As part of a 45-date tour across both sides of the equator, the touching story of It’s Dark Outside heads to Sydney’s west next week. Two of the production’s three creators, Arielle Gray and Tim Watts, took five to talk us through their exploration of Alzheimer’s disease and Sundowning Sydrome via the mechanism of animation, puppetry and live performance.
Talk us through the concept of It’s Dark Outside.
TW: We started with the idea of wildness. In the beginning we were playing with all sorts of things: gorillas, the Wild West, a Tarzan-esque child, an old man. When we generate content for the shows we are making, we do it by getting into a space, bringing a whole bunch of stuff and playing. We had gorilla puppets, cowboy boots, we made a crude wild boy puppet, and we got an old man mask off the internet; heaps of stuff.
Eventually we realised we were creating two different storylines; one was the gorilla and the wild boy and the other was the Wild West and the old man. We chose the old man.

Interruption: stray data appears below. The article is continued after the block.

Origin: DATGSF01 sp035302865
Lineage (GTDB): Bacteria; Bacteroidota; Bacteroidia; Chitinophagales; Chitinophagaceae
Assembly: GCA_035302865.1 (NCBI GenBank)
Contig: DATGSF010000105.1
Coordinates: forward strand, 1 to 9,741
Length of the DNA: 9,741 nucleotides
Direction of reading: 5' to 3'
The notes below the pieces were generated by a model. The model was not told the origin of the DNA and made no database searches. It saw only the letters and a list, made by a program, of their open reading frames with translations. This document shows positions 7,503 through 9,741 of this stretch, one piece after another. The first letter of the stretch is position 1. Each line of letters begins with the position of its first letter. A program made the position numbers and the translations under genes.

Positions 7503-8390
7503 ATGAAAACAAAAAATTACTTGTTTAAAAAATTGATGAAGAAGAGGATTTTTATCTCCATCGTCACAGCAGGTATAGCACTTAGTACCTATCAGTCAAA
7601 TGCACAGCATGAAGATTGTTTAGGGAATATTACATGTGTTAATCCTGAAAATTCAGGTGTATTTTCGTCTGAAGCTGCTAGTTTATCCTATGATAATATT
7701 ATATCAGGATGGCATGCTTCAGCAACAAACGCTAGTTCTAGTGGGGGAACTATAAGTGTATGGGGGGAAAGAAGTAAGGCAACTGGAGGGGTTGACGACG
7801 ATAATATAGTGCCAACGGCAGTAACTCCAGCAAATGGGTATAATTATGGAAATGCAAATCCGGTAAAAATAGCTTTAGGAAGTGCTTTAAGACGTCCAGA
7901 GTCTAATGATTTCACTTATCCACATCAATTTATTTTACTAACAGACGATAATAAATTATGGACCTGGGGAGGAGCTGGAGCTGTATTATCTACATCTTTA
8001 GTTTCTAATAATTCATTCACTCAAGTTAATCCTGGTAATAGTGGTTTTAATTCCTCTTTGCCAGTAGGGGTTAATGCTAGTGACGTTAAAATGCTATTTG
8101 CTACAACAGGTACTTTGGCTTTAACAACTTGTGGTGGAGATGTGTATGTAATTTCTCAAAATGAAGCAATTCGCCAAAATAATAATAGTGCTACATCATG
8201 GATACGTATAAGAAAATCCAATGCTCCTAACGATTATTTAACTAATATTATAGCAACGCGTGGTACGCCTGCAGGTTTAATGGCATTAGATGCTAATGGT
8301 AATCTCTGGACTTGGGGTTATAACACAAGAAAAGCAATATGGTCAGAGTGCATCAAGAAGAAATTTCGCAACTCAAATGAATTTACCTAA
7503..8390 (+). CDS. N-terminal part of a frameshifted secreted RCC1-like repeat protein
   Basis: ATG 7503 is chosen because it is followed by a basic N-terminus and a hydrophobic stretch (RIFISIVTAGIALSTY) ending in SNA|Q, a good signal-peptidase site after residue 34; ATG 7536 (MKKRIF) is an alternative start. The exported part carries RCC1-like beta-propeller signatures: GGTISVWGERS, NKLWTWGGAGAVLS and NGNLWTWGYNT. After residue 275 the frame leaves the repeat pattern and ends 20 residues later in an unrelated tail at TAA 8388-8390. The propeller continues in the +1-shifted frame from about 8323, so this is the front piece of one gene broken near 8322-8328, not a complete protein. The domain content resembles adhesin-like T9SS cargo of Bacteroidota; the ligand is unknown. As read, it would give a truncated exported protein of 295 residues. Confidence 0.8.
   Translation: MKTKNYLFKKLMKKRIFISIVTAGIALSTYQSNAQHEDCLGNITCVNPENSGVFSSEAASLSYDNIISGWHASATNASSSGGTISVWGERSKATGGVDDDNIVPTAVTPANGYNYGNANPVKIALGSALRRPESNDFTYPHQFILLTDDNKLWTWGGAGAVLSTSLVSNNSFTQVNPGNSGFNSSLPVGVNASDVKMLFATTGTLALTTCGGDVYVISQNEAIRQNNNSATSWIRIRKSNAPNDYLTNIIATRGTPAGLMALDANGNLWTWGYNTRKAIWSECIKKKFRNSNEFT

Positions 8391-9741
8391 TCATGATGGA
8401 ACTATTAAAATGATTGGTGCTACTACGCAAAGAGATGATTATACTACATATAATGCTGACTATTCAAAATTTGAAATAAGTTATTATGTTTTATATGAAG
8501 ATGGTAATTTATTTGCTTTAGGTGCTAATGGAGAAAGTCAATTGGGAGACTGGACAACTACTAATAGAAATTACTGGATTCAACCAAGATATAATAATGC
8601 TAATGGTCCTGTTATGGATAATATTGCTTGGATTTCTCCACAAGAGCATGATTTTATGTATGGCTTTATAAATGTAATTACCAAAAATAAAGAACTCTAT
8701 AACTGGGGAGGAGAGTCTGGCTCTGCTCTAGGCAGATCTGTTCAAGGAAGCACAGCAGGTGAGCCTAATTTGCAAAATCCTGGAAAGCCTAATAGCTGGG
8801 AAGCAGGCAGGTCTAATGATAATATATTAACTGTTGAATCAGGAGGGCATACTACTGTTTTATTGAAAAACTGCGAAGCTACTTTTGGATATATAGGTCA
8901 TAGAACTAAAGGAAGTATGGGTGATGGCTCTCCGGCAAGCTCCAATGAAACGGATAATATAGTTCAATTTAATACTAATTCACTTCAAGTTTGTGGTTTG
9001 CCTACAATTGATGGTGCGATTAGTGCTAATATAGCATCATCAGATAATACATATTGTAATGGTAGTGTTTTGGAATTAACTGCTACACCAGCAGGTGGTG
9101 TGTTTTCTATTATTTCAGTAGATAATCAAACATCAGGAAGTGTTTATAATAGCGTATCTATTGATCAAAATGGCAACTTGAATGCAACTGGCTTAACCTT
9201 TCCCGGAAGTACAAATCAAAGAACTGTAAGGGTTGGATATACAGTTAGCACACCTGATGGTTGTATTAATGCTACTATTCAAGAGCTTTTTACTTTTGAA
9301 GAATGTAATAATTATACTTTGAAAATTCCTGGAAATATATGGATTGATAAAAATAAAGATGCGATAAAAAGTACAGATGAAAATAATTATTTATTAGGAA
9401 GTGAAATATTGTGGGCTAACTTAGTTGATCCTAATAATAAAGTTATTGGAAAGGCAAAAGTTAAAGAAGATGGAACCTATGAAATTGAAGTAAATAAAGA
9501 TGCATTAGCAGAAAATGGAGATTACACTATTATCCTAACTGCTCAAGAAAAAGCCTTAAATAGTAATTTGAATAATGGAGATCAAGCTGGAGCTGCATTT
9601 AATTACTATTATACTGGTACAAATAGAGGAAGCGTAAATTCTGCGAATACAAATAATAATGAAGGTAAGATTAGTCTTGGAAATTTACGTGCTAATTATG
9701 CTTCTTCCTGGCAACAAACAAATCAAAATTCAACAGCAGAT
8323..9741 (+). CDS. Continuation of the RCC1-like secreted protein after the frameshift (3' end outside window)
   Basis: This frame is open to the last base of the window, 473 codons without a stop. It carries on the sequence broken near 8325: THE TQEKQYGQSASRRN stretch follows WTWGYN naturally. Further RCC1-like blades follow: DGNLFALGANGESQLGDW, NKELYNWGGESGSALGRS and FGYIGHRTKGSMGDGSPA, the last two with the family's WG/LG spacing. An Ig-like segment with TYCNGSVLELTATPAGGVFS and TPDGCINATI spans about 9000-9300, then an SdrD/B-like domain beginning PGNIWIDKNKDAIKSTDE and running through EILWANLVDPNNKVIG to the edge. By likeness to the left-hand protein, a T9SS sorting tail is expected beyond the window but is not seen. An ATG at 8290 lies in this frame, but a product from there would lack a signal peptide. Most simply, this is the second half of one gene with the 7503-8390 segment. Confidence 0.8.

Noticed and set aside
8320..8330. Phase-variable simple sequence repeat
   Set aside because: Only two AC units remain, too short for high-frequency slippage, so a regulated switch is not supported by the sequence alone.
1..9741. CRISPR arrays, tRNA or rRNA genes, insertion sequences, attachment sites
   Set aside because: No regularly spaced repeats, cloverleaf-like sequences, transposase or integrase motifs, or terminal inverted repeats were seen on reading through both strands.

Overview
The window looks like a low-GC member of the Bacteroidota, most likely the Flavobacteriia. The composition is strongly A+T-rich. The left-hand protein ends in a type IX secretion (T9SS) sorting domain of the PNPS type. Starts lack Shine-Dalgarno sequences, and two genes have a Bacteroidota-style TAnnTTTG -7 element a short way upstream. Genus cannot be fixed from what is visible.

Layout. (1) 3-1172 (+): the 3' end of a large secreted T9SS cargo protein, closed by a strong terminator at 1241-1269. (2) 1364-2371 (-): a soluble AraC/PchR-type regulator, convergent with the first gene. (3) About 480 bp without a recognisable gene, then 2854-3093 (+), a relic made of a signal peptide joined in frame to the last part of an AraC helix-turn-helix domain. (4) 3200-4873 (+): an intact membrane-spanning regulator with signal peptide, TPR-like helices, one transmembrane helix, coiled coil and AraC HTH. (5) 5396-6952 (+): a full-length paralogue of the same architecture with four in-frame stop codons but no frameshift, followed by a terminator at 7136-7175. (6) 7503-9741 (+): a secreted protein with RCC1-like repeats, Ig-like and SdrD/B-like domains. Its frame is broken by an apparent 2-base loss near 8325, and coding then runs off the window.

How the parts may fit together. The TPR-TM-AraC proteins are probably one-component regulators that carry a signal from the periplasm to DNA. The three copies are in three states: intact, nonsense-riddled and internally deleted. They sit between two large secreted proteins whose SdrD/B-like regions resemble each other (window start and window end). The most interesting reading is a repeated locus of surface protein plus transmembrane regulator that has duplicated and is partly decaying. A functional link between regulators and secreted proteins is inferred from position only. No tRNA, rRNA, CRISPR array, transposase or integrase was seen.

The play certainly deals with a powerful topic. Why did you choose to tell the story without dialogue?
TW: I think we like finding new ways of telling stories. Puppetry is a really great device to play with – a puppet can do so many things that a physical body onstage cannot do (or at least on this production). I also think you can get away with more when you use a puppet; people are more willing to go with it than they would with a human standing in front of them talking.
What experience and research did you draw on for the production?
AG: Tim’s grandparents (and later my grandparents) at that time were suffering from dementia and Tim and I discovered a phenomenon in dementia patients called Sundowning Syndrome. At sunset, dementia patients who ‘sundown’ become more agitated and confused and are more likely to wander. This idea really fascinated us – that there was this inbuilt urge to want to escape outside at sunset. That became our central image: an old man wanders into the wild at sunset.
Have you been surprised by audience reactions? Do you bring people to laughter or tears, or everywhere in between?
TW: I wouldn’t say surprised. For me the nicest responses are talking to people after the show about how they have been going through family members or loved ones suffering from Alzeimer’s or dementia and how the play treats the topic with care and beautiful insight. It’s nice to have that feedback; it’s quite touching and in some ways more than we could ever have hoped for.